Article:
NEW DELHI (Reuters) - - India’s Hindu nationalist opposition party vowed on Monday to seize the momentum from a string of big state poll victories and smooth the tough job of broadening its appeal beyond traditional northern strongholds in time for a national election next year.
A group led by the Bharatiya Janata Party (BJP) aims to tap into a wave of anger against the ruling Congress, a leader said, after India’s grand old party lost vote counts on Sunday in four of five states that have held elections over the past month.
The Congress was ahead only in the tiny state of Mizoram in India’s remote northeast, having lost in the big heartland states of Madhya Pradesh, Rajasthan and Chhattisgarh, besides the national capital, Delhi.
“There is no question there is an anti-Congress wave gathering momentum,” said senior BJP leader Arun Jaitley. “And the biggest gainer will be the BJP, as the largest opposition party.”
The national election is due to be held by May and opinion polls over the past year have suggested that while the BJP may emerge as the single largest group, it will fall short of the simple majority it requires to rule.
Despite several attempts to build up its presence in southern and eastern India, the opposition group remains a dominant force only in the northern belt where the most recent elections were held.
Over the next couple of months, the BJP, led by prime ministerial candidate Narendra Modi, will be looking to bolster its strength in the key southern state of Karnataka, said a party official on the campaign panel.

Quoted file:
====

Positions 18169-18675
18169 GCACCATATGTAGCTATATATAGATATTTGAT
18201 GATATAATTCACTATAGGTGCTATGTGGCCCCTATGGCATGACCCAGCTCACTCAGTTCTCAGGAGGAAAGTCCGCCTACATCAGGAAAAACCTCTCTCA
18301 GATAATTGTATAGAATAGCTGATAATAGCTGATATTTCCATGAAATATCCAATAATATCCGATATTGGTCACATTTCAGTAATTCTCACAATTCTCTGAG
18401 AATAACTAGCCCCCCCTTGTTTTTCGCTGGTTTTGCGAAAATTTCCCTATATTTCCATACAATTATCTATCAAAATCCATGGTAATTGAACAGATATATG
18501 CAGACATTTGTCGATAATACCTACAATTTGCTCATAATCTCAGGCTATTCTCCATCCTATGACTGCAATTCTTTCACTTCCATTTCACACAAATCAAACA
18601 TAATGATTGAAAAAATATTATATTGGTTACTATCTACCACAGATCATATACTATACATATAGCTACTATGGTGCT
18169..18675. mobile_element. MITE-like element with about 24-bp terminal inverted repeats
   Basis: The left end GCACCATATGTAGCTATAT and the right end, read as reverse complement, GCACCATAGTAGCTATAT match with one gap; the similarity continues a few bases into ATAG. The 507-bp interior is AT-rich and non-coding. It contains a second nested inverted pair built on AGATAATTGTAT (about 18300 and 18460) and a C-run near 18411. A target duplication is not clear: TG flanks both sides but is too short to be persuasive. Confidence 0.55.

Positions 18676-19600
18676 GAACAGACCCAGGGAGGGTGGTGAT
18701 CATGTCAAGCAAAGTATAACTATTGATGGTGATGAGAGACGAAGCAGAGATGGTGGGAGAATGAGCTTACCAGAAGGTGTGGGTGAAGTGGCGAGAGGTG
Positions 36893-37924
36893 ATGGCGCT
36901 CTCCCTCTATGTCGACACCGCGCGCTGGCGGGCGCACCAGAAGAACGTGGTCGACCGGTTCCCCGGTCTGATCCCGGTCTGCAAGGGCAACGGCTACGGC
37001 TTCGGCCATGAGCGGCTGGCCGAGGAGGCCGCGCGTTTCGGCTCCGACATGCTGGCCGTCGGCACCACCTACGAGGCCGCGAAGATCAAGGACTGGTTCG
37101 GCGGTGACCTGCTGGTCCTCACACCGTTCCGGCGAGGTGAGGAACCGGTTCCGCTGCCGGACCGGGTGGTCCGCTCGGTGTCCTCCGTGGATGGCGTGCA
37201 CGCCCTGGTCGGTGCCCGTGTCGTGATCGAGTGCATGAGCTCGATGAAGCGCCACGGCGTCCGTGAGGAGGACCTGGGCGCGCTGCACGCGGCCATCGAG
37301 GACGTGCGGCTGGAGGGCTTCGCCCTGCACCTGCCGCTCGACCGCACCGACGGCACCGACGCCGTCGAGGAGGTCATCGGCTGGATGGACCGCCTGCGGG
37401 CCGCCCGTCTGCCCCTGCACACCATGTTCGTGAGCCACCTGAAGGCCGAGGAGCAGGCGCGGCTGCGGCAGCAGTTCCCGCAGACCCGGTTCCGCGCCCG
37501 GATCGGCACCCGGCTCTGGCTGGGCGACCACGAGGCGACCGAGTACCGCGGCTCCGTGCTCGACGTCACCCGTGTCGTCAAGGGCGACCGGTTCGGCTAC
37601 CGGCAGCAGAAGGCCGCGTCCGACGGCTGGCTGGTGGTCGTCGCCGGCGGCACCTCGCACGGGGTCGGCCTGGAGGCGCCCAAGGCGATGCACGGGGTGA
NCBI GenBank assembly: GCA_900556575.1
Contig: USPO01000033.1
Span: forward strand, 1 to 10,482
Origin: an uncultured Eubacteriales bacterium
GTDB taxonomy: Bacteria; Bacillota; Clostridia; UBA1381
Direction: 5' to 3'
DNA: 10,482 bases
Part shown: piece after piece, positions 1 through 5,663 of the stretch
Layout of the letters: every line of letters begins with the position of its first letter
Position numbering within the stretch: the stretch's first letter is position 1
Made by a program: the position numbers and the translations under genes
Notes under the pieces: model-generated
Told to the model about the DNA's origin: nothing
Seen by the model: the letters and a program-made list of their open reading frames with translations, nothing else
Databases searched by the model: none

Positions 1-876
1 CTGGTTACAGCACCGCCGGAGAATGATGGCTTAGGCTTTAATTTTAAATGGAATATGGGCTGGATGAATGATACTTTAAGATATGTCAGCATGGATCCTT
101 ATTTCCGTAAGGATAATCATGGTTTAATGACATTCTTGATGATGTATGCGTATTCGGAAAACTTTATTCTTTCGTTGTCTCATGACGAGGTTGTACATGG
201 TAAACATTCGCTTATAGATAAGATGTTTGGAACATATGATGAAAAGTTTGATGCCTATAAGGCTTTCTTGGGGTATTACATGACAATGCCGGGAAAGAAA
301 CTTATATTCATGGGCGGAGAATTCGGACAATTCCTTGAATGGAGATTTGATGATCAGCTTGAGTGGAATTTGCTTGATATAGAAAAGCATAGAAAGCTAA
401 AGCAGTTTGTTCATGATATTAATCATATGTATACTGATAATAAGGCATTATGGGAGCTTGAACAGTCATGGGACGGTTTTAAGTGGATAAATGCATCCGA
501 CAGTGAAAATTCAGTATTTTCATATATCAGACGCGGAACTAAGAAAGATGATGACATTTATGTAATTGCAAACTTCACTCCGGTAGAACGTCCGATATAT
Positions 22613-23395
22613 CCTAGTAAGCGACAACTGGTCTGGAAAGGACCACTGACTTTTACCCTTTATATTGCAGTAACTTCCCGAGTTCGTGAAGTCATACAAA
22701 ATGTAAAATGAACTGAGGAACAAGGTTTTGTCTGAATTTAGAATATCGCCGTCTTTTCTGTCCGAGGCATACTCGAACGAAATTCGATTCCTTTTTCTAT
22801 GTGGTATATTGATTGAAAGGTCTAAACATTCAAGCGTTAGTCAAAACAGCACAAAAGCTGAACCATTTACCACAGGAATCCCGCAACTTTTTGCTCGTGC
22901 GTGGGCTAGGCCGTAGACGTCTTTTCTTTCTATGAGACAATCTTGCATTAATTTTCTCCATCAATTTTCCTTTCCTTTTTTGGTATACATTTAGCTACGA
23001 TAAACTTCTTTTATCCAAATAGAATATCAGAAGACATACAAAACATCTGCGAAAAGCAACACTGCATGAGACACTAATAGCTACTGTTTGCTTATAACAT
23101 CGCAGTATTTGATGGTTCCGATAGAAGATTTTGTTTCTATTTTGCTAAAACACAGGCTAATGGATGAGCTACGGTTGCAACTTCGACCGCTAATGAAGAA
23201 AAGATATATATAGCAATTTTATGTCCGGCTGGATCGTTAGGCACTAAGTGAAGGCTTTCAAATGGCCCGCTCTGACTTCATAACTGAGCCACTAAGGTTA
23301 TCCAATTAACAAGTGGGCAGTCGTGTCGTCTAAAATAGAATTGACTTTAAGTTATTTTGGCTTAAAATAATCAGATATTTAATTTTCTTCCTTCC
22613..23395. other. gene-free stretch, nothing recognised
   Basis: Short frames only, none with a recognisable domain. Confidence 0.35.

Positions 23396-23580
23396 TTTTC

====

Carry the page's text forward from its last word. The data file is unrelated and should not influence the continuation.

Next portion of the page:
Indian shares rose to a record high and the rupee hit a four-month high as the BJP, seen as far more business-friendly than the center-left Congress, swept into power in the central states of Chattisgarh and Madhya Pradesh and the western desert state of Rajasthan.
The benchmark BSE index rose more than 2 percent to surpass its previous all-time peak hit on November 3, capping a remarkable turnaround from a few months ago, when the country was gripped by its worst market crisis since 1991.
In Delhi the BJP emerged as the single largest group, its march to absolute majority stopped by a one-year-old anti-corruption party that successfully wooed voters with its promise to clean up governance.
The success of the Aam Aadmi Party (AAP), or the Common Man’s Party, in Delhi showed the split nature of Indian politics where voters, an overwhelming majority of whom are young, are seeking an alternative to the big two parties, Bank of America Merril Lynch wrote in a research note.
“This is a reminder that we will still see a coalition Government in 2014 where regional parties will be crucial,” it added.
In the first election it has contested, the Aam Aadmi party, which is about a year old, won as much as 40 percent of the seats up for grabs, compared to around 45 percent by the BJP.
Worryingly for the Congress, the state elections showed that its welfare programs, including a $21-billion food security plan for the poor and a jobs guarantee program, were not enough to retain even its core supporters.
Soon after the election results on Sunday, Congress leader and potential candidate for prime minister Rahul Gandhi said he had heard the message from voters and vowed to transform the 128-year-old party.
Editing by Frank Jack Daniel and Clarence Fernandez